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Poker Starting Hands: Winning Table Strategy

By: John Finney

Of course anyone knows that a hand like AA is better that a hand like 22. That is the obvious part of the starting hands and the questions is not posed when talking about extremes, it is posed when we are dealing with middle hands that can get us often confused. It is possible that your pocket aces will loose against a worse starting hand. Why? Probably because you were playing against a lot of people and because they played other types of hands with bigger value in hold'em in this situation. It is important to know that hands hold a different value depending on each situation and that it can not be generalized. A good hand when many players are at the table is a hand like 8s9s. Sometimes people find it strange that hands like Ks7s are worse that a hand similar to 8s7s. This happens because they are not looking at all at the value of the hand itself, they are just comparing the numbers printed on each card.

Hands like 10-6s, Q-7s, J-7s, J-4s and K-7s are no good in hold'em. Why a hand like K-7s is such a bad hand is actually an obvious thing. Its chances of actually wining the pot are very low. How can it win actually? Well first you can hope for your king to hit. Not that it is that unlikely but think about it, even if it does hit then what? Then you have a very low kicker for your pair and that kicker will be easily beaten by another hand. Or, you can catch the 7-7 pair but it is a very low pair and most likely there will be other player in the game to top that hand. To get a flush you have low chances. For a straight you would need so many in between cards that it is practically impossible to be the only one with a flush. Two pairs will be possibly toped by a better hand. And so go all the draws for this weak hand. The idea is that if you hold this hand you should fold it or play only if you are in a position and a game that lets you play it very cheap.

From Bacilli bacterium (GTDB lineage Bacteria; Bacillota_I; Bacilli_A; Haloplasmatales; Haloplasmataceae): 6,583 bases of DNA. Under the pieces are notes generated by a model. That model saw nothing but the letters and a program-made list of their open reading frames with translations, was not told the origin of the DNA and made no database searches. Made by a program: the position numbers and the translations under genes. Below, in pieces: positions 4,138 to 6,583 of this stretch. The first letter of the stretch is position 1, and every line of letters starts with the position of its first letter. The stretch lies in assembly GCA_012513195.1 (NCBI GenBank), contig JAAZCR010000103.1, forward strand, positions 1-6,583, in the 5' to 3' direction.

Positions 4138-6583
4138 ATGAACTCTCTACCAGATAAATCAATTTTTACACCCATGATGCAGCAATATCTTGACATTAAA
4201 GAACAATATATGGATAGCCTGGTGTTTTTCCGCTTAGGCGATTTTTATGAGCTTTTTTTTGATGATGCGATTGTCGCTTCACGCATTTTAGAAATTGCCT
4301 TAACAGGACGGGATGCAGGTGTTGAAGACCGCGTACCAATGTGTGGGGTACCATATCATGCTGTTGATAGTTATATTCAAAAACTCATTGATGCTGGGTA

Another type of bad starting hand is the Ax off suit when x is a middle card. Middle cards mean below 10 and above 5. The reason this hand is also crappy is quite simple. If the x is not one of the cards above 10 or below 5 them you can't draw for a straight. For a flush you can't obviously draw because the cards are off suit in the first place.

So caution when playing any of these hands. The books say they should not be played at all because they involve a great risk but some situation might arise when you need to play them, but be careful not to pay too much for this.

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